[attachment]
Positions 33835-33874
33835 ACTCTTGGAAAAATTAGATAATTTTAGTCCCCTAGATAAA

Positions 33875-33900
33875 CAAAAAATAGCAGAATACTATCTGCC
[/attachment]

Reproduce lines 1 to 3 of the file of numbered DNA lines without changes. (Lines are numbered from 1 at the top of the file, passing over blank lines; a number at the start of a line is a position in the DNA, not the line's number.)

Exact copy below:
Positions 33835-33874
33835 ACTCTTGGAAAAATTAGATAATTTTAGTCCCCTAGATAAA

Positions 33875-33900